Lets’s be honest - we’re all guilty of these silly doodles. Emotionally reassuring? Yes - but relevant to your education.... not so much.
The great thing about this is that you don’t have to be Da Vinci to be a pro doodler. Just make sure you don’t get carried away! For more inforation check out this site on the Do’s & Don’t’s of Doodlin’: http://www.time.com/time/health/article/0,8599,1882127,00.html
Julia Cardoso The poems aside were written in the English 12 class taught by Mr. Robertson. All by seniors: Leticia Carvalho wrote the black poem with a heart at the side, Henrique de Abreu e Silva wrote the green-forest poem, Gabriela Lima wrote the Âł3LUDWHVÂ´ -XOLD =LOOHU ZURWH DERXW SLJV DQG ÂżQDOO\ 0DULD BuganĂŠ chose to write about terrorists, in blue. The technique of blackout poetry is commonly known as the â€œart of creative destructionâ€? by many who practice it. It is poetry made by hiding words in a text with a marker, leaving behind only a few chosen words in order to create the poem. According to Mr. Roberston, â€œ[He] tweeted the author of Blackout Poetry, Austin Kleon, with a link to [the Media &ODVV@VLWHVEORJ+HWZHHWHGEDFNDQGVHHPHGĂ€DWWHUHGWKDW we used the idea for his book for our own inspiration. He is currently working on a book entitled Steal Like an Artist, so Iâ€™m not surprised that we borrowed his idea for some of our own poetic schemes.â€?After all, according to Pable Picasse, ÂłLPLWDWLRQLVWKHJUHDWHVWIRUPRIĂ€DWWHU\Â´ Back to our senior poems, Henriqueâ€™s work is named â€œForestâ€? and it talks about the relationship between books and students â€“ a great connection for us scholars who just came back from holidays. On the other hand, Leticia chose to discuss love and its effect on men. Gabriela Lima talked about pirates and their sovereignty and conquest of the seas. Julia had a funny poem about a pig, and Maria BuganĂŠ chose a redundant but ironic poem about terrorism. All authors were very creative in evidencing their themes. While Henrique decorated his poem in green and in the symmetry of a tree, Leticia decided to hide the unnecessary words in black â€“ expressing the melancholy of the poem â€“ and deVLJQHGDKHDUWVKDSHLQUHGDWWKHVLGHRIWKHSRHPFRQÂżJXUDtion. Maria BuganĂŠ drew a gloomy face and highlighted her poem in blue. Gabriela and Julia chose a more simplistic format, simply hiding the words with a black pen. Nevertheless, all had very clear and somewhat humorous messages. :D\WRJRJX\V:KHQ\RXZRUNZLWKFUHDWLYLW\WDVNVEHcome much more engaging.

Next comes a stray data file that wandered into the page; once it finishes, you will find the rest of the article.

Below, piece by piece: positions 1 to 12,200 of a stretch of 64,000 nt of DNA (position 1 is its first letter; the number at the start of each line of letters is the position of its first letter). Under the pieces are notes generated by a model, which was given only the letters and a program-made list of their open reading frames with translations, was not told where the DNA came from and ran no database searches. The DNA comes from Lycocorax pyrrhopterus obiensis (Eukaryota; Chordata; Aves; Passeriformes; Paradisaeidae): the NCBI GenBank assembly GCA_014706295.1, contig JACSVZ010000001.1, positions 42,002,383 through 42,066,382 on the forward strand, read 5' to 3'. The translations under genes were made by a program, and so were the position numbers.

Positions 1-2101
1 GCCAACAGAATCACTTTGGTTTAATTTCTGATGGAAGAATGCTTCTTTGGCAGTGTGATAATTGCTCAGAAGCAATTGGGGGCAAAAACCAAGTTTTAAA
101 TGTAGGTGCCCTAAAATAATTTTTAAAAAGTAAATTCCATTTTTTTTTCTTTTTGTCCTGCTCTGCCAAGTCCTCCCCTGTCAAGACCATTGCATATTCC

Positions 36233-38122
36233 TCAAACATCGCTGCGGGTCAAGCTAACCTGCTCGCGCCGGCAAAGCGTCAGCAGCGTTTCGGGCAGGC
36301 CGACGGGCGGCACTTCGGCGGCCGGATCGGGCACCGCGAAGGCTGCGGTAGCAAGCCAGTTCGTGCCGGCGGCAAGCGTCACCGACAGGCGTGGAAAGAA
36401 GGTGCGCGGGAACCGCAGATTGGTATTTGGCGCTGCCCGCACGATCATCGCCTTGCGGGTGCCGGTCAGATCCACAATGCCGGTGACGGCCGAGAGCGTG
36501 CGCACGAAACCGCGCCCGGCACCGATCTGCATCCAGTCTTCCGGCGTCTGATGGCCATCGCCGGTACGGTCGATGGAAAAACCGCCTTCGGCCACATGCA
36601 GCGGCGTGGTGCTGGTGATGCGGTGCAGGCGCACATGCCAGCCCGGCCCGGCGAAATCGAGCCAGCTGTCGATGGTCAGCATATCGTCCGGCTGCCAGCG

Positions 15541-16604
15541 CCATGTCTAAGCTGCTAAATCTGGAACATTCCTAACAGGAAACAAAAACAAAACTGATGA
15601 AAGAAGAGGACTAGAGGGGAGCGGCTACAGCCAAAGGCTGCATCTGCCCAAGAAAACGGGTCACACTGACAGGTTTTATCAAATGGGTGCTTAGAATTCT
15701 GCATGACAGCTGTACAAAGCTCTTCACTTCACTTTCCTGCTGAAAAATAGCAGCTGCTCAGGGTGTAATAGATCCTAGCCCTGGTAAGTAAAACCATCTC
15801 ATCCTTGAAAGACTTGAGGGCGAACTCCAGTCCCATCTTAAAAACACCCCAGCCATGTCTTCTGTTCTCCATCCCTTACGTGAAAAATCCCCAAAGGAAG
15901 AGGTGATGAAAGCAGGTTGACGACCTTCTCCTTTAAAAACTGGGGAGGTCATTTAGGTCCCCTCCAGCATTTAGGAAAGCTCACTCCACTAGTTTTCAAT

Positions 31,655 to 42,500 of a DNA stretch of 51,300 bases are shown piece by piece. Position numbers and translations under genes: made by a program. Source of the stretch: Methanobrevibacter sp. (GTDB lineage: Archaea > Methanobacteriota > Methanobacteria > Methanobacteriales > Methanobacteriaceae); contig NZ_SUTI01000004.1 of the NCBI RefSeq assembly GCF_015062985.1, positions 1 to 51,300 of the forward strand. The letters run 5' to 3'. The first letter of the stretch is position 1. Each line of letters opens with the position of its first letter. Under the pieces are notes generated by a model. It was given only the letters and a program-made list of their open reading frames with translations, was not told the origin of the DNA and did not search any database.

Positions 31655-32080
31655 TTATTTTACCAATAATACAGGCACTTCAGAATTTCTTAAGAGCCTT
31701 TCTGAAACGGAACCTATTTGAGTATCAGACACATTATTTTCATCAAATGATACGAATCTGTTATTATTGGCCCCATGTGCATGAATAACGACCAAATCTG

EAB Idol 2011
Making Art Out of My Girlfriendâ€™s Misfortune The True Life Story of Tom (the Thumb)
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Media Class 2011 Julia Cardoso Tess Dzurny Carolina Ferreria Netsai Kizito Leticia Lopez Lucus Lundell Zena Salameh Julia Ziller